When considering this strategy it is important to be clear as to whether income generation or capital appreciation is the key objective and tailor your investment accordingly.

Avoid emotional purchases, as this type of strategy is a medium to long term investment and requires careful analysis of the returns and, critically, the investor needs to be able to afford the cost of maintaining and financing the investment.  Ultimately, the aim is to rent the property to provide a rental income to cover costs.

The strategy is generally to maximise capital appreciation by holding the investment, whilst generating a rental income, as property prices increase and ultimately sell at the highest possible price.  Additionally the property may be available for the investor’s own holidays.

When selecting a property investment it is important that you select a property that is well located, and of the right size and type that will appeal to the highest number of potential tenants or holidaymakers.

In holding a property for a longer period it is possible to achieve more significant returns, providing the property market continues to rise.

The investor must be prepared to finance the balance of the purchase either via their own cash resources or, more commonly and more sensibly, via a mortgage.

Please be aware that some countries may not have an established mortgage market for non-residents at the time of the initial off plan contract, although they may be expected to offer mortgages to non-residents by the time the property is completed.

With this possibility in mind it is wise to be prepared to have to finance the balance of the purchase through other means, perhaps via an equity release or re-mortgage on an existing property in a different country.

Which Option Do I Choose?

Ultimately, the choice as to whether to adopt a short term or medium to long term strategy will depend on your personal situation, and perhaps more particularly your attitude to risk.

It has been said that the smartest property investors never sell. That's probably an exaggeration, as during the lifetime of a property investment there is usually an optimum time to sell, and it is important to monitor the property market in the area or country that you have bought, in order that you sell at the right time.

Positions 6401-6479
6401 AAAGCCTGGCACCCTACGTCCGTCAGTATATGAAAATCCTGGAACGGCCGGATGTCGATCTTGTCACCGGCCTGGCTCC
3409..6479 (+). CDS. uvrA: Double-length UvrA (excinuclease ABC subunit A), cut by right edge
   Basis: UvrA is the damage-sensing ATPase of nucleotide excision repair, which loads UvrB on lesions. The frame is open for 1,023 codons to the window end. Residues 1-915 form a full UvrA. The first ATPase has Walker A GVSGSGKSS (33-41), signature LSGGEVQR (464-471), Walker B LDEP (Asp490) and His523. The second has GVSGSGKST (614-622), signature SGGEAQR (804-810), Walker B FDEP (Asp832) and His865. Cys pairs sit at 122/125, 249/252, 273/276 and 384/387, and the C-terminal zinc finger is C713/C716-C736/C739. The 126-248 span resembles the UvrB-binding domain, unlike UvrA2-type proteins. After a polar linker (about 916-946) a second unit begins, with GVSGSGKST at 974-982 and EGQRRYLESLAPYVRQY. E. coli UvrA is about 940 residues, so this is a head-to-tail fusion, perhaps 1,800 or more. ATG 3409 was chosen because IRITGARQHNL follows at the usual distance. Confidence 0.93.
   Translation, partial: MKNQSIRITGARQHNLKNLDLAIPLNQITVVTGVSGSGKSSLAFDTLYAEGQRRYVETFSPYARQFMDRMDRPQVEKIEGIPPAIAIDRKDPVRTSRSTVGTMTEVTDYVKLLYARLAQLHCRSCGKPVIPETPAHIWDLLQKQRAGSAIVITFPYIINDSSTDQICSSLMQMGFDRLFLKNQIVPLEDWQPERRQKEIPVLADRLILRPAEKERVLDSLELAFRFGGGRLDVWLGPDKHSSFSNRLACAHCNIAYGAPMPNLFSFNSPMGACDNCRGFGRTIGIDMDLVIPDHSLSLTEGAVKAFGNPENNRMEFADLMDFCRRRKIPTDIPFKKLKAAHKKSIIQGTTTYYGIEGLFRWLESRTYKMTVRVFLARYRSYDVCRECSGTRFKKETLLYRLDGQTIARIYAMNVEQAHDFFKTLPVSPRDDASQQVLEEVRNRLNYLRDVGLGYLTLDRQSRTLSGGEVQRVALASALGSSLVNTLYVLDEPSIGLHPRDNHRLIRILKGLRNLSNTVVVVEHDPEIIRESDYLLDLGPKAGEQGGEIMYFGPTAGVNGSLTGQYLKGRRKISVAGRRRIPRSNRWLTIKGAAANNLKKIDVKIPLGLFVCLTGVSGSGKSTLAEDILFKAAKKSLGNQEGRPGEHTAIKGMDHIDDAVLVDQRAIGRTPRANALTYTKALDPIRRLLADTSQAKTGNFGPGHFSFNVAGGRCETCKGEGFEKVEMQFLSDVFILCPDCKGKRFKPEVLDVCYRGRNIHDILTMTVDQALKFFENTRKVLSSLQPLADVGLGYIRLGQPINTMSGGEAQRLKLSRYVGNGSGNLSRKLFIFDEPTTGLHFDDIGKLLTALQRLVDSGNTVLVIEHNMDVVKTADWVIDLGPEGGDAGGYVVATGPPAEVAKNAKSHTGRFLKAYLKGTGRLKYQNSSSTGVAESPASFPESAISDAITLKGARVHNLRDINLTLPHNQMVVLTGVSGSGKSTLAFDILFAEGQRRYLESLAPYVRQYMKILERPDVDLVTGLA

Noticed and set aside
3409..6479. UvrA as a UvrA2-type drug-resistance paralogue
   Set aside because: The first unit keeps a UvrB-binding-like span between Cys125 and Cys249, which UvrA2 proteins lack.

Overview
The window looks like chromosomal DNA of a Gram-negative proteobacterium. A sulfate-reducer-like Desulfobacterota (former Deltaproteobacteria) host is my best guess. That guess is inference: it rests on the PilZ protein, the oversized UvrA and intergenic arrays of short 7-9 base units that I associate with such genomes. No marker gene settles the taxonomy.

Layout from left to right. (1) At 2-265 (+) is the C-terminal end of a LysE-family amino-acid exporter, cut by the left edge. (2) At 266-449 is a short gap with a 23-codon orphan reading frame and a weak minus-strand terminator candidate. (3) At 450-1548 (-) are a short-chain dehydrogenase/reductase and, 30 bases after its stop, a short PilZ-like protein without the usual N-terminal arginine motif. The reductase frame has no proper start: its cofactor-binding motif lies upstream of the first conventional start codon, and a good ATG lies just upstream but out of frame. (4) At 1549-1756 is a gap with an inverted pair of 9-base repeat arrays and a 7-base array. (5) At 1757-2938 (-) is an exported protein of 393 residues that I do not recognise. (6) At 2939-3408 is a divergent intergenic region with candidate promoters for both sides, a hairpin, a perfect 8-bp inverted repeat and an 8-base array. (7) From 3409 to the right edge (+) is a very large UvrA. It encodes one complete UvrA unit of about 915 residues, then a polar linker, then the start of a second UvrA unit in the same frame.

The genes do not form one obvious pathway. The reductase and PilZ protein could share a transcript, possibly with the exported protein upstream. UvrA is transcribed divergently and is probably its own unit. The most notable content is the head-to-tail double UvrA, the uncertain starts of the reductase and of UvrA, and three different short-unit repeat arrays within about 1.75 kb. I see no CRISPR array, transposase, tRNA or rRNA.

However, it must be remembered that every time you sell you are eating into your profits.  Admittedly the selling costs, and more importantly tax incurred when selling a property may be small when compared to the appreciation in value, but they are costs none the less.

How To Maximise Your Property Investment

So what should you do to maximise the value of your property investment?

Well, astute investors will use the equity they've created in the rising property prices to borrow more and buy more.

For example, if you were fortunate enough to have bought a house for £70,000 and it is now worth £150,000, then you could borrow against the extra equity left in the house following the price rise, to buy another property. If the price of this property also rises, use the equity to buy another.

Obviously, patience is required, but if you are able to continue this pattern, you will be less stretched by each purchase and will finally be able to use some of your new wealth to improve your own lifestyle without having to sell a property.

A strategy used by many investors is to embark on a programme of planned property investment at their earliest financial convenience, which is usually when the equity in their family home reaches a reasonably high level.

If you have patience, are prepared to take some risks and are able to avoid the temptation of selling to realise your profit, then your property portfolio should eventually provide you with a very nice standard of living.